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Deployment-Related Traumatic Brain Injury and Risk of New Episodes of Care for Back Pain in Veterans.

Suri P, Stolzmann K, Williams R, Pogoda TK. Deployment-Related Traumatic Brain Injury and Risk of New Episodes of Care for Back Pain in Veterans. The journal of pain : official journal of the American Pain Society. 2019 Jan 1; 20(1):97-107.

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Abstract:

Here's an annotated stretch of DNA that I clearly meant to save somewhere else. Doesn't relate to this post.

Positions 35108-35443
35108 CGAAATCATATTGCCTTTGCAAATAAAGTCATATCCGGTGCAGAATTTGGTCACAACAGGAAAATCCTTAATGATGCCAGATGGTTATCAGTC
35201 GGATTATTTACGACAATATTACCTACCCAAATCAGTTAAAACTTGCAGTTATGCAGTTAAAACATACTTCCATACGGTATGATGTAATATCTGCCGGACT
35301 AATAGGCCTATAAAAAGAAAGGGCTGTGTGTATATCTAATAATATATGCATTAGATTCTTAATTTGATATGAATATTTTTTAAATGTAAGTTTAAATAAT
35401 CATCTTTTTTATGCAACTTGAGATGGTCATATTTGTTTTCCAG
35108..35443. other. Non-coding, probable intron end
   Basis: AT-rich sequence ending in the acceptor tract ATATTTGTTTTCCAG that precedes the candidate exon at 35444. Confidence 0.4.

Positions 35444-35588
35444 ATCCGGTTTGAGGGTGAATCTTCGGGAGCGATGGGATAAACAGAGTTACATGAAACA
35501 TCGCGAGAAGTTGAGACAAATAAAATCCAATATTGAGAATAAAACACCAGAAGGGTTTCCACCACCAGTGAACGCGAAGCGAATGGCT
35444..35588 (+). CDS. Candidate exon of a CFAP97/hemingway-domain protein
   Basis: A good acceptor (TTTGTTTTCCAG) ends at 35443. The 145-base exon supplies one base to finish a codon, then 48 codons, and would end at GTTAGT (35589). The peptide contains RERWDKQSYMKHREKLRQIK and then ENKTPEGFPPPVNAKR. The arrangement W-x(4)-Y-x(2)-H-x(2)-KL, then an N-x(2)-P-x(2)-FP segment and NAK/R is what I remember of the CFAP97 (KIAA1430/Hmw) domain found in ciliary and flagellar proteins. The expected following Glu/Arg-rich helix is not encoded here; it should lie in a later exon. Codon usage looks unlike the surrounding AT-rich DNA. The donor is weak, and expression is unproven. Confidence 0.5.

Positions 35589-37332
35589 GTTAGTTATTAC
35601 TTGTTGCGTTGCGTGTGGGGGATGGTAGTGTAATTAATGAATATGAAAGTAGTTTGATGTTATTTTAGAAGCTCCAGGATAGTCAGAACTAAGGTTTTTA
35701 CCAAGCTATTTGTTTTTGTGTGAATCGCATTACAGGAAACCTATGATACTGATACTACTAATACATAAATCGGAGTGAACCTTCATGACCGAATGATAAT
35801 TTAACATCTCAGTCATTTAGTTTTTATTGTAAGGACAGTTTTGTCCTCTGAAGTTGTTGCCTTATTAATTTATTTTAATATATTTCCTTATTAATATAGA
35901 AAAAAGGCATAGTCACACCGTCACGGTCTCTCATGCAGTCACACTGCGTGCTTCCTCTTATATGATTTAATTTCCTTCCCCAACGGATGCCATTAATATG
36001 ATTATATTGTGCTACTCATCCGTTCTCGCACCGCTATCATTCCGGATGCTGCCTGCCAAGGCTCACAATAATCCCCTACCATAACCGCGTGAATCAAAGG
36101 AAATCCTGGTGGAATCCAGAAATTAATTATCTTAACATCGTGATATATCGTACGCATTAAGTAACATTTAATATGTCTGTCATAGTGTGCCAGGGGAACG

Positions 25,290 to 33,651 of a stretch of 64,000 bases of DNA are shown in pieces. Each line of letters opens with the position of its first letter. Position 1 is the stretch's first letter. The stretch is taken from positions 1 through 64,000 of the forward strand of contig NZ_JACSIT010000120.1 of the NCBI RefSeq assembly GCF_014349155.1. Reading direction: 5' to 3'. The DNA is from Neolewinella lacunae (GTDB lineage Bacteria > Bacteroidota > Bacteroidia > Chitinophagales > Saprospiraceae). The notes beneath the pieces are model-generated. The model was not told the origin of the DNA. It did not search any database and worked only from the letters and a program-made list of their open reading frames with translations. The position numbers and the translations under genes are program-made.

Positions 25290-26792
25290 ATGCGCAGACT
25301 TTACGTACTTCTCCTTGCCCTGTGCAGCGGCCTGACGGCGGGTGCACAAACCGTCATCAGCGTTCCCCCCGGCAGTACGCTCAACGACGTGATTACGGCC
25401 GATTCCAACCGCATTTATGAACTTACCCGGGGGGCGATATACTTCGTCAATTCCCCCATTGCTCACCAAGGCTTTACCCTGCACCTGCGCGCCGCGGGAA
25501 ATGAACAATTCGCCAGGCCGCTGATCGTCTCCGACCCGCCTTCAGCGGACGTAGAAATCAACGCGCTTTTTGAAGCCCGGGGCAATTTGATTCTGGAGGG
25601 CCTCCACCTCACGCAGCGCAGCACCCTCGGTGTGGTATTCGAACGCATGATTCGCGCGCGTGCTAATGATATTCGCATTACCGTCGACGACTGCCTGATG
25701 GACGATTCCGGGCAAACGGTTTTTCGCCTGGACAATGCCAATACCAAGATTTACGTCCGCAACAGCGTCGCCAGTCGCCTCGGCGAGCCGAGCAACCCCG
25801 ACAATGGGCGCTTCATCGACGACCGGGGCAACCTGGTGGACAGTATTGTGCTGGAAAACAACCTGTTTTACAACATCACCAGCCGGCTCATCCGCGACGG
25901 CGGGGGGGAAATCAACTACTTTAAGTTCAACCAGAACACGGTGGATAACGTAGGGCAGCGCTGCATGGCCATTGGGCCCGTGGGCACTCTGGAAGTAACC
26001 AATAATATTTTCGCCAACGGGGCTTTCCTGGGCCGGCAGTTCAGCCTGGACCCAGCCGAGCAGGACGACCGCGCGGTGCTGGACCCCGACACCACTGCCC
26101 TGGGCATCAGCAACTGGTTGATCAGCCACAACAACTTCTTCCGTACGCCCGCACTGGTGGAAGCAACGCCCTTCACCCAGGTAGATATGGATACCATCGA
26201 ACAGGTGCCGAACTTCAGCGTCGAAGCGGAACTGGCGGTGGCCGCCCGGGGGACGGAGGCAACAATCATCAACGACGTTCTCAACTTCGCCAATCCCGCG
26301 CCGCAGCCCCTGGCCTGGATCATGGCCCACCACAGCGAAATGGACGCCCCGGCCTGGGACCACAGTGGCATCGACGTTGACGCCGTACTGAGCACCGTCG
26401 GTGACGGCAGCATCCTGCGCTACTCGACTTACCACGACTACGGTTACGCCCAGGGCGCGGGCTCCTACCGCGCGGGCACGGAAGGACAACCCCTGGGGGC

Traumatic brain injury (TBI) may be a predisposing factor to pain syndromes other than headache. We conducted a longitudinal cohort study among veterans evaluated for TBI in the US Department of Veterans Affairs (VA). Among 36,880 veterans at baseline, 55% reported back pain. TBI history was classified by trained clinicians according to VA-US Department of Defense criteria. 14,223 Veterans without back pain were followed for up to 6 years for new (incident) episodes of VA care for back pain. We estimated adjusted odds ratios (aORs), adjusted hazard ratios (aHRs), and 95% confidence intervals (CI), accounting for covariates. Deployment-related mild TBI was significantly associated with self-reported back pain in cross-sectional analyses (aOR? = 1.27, 95% CI? = 1.21-1.35), but not with incident episodes of VA care for back pain in longitudinal analysis (aHR? = 1.07, 95% CI? = 0.99-1.17). Deployment-related moderate to severe TBI was significantly associated with self-reported back pain in cross-sectional (aOR? = 1.74, 95% CI? = 1.58-1.91), and longitudinal analyses (aHR? = 1.20, 95% CI? = 1.05-1.38; P? = .01). These findings indicate that deployment-related moderate to severe TBI confers increased back pain risk, but do not support a causal effect of deployment-related mild TBI on back pain. PERSPECTIVE: Findings from this longitudinal study of veterans indicate that deployment-related moderate to severe TBI confers increased back pain risk, but do not support a causal effect of deployment-related mild TBI on back pain.





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